Wiper Party has proposed a reduction of MCAs from 1,450 to just 700 in the event the constitution will be amended.
Leader Kalonzo Musyoka, who was making submissions to the Building Bridges Initiative (BBI) task force yesterday, said salaries of the 700 MCAs should then be increased by 20 per cent of their current pay.
He also wants counties increased to 50. Kalonzo proposed Gucha in Nyanza, Maua in Meru and Mwingi in Kitui as the new counties.
“In the new plan, Members of the County Executive Committees should be appointed from members of County Assembly,” Kalonzo said.
However, it was interesting when Kalonzo and his deputy Farah Maalim differed over what was to be the party position when they appeared before the Senator Yusuf Haji-led team.
The two could not agree on the system of governance. While Kalonzo wants the president to remain both the head of state and government, Maalim wants a parliamentary system led by an executive premier.
Maalim claimed the one-man one-vote system was a disadvantage to minority communities as it cuts their chances of ever leading this country through unequal opportunity.
The clash infuriated Wiper MPs who had accompanied them to KICC in Nairobi. Some of the MPs demanded for a National Executive Council meeting to iron out the issues. Ms Shakila Abdala, also a deputy party leader, was present.
But Kalonzo downplayed the dispute, explaining Wiper is a democratic party that guarantees freedom of expression.
Wiper wants the PM to be appointed by the president and only removed by a two-thirds majority in both the National Assembly and the Senate.
The premier, according to Wiper, will be responsible for coordination and supervision of government.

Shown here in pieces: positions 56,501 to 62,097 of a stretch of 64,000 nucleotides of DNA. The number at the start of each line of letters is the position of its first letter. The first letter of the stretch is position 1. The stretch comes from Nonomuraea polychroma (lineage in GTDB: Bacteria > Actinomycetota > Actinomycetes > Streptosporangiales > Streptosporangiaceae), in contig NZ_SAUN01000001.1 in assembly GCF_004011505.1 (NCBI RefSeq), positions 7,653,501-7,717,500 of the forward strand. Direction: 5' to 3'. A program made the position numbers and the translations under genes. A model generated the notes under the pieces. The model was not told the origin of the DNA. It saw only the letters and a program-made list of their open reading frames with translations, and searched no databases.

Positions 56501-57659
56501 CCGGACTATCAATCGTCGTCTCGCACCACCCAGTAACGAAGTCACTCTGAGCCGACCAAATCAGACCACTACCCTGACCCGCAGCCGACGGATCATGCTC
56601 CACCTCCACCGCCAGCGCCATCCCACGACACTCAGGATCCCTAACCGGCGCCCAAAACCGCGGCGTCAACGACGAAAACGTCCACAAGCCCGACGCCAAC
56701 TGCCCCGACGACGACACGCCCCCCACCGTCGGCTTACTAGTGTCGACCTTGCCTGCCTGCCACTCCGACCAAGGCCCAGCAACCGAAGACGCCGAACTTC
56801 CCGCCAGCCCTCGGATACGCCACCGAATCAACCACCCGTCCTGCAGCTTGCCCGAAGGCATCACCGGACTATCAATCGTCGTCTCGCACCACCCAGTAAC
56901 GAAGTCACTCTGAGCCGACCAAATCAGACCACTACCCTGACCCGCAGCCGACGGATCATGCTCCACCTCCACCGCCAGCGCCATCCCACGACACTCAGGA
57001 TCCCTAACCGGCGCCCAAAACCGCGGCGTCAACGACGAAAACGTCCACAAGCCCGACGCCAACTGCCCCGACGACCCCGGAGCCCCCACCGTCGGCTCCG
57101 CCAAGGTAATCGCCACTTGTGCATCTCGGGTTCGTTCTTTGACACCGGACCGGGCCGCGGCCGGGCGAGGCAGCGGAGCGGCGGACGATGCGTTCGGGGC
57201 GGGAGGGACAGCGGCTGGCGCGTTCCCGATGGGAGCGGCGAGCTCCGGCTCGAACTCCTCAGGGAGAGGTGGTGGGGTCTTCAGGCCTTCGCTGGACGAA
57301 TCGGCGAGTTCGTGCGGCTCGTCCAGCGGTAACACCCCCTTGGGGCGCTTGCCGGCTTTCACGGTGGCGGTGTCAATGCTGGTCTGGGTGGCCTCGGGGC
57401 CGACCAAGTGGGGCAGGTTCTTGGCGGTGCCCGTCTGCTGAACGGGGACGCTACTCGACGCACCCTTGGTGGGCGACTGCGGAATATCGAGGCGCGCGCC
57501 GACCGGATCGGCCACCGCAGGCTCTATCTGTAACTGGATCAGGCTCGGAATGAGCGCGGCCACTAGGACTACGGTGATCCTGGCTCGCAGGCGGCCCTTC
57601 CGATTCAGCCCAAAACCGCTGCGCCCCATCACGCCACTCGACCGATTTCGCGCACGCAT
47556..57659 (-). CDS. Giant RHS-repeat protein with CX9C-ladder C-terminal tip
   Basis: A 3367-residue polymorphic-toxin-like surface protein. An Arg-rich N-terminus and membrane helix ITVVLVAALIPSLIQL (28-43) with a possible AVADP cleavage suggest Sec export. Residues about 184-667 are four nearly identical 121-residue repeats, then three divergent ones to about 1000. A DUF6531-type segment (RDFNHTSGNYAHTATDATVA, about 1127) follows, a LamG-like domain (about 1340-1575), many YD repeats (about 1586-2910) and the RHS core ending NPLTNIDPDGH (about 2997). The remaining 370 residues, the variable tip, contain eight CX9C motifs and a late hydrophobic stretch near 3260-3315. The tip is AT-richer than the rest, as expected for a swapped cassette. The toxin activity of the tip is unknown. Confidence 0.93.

“The prime minister shall nominate, for appointment by the president, the two deputy prime ministers,” said Kalonzo.
He wants the premier to be the leader of government business in parliament and to be the leader of the political party or coalition with majority seats in parliament.
Wiper also proposed creation of positions of official leaders of opposition established in both the National Assembly and in the Senate.
Kalonzo said the candidate who comes second in a presidential election should automatically join the Senate as the leader of official opposition and his running mate the National Assembly to take over a similar role. Kalonzo also wants the Senate accorded the status of ‘upper-house’ so that all Bills passed by the National Assembly must be approved before presidential assent.
Wiper further wants 50 per cent of the nomination slots exclusively reserved for women to bridge the gender parity in the elective positions.
It also wants the current Independent Electoral and Boundaries Commission (IEBC) officials dismissed.
Kalonzo said political parties should be allowed to scrutinise IEBC processes before and during elections.
Workers’ union Cotu suggested a parliamentary system under a powerful prime minister with two deputies.
Cotu also suggested creation of the position of Chief Secretary, who will be in charge of overall government administration and will sit in the Cabinet.
Cotu’s Deputy Secretary General Benson Okwaro called for a parliamentary system as was provided for in the Bomas Draft Constitution of 2004.
“The prime minister, from the majority party in parliament, should have executive powers and should not be dismissed by the president at will,” said Okwaro.
The workers’ union wants the premier to oversee the day-to-day running of government.
Cotu also proposed disbandment of the Salaries and Remuneration Commission (SRC), accusing it of overstepping its advisory role and failing to ensure transparency and fairness.
The union claimed SRC has failed in its role to harmonise remuneration and benefits of State officers by “becoming a stumbling block to fair labour practices”.
“Despite being an independent constitutional body, the commission has become a government lapdog, hence interfering with its constitutional mandate,” said Okwaro.
Kenya Medical Practitioners and Dentists Union Secretary General Ouma Oluga called for creation of a health service commission, which will be responsible for recruitment and deployment of health workers.
The commission will assign health workers under it for services in any public hospital and other institutions, he said.
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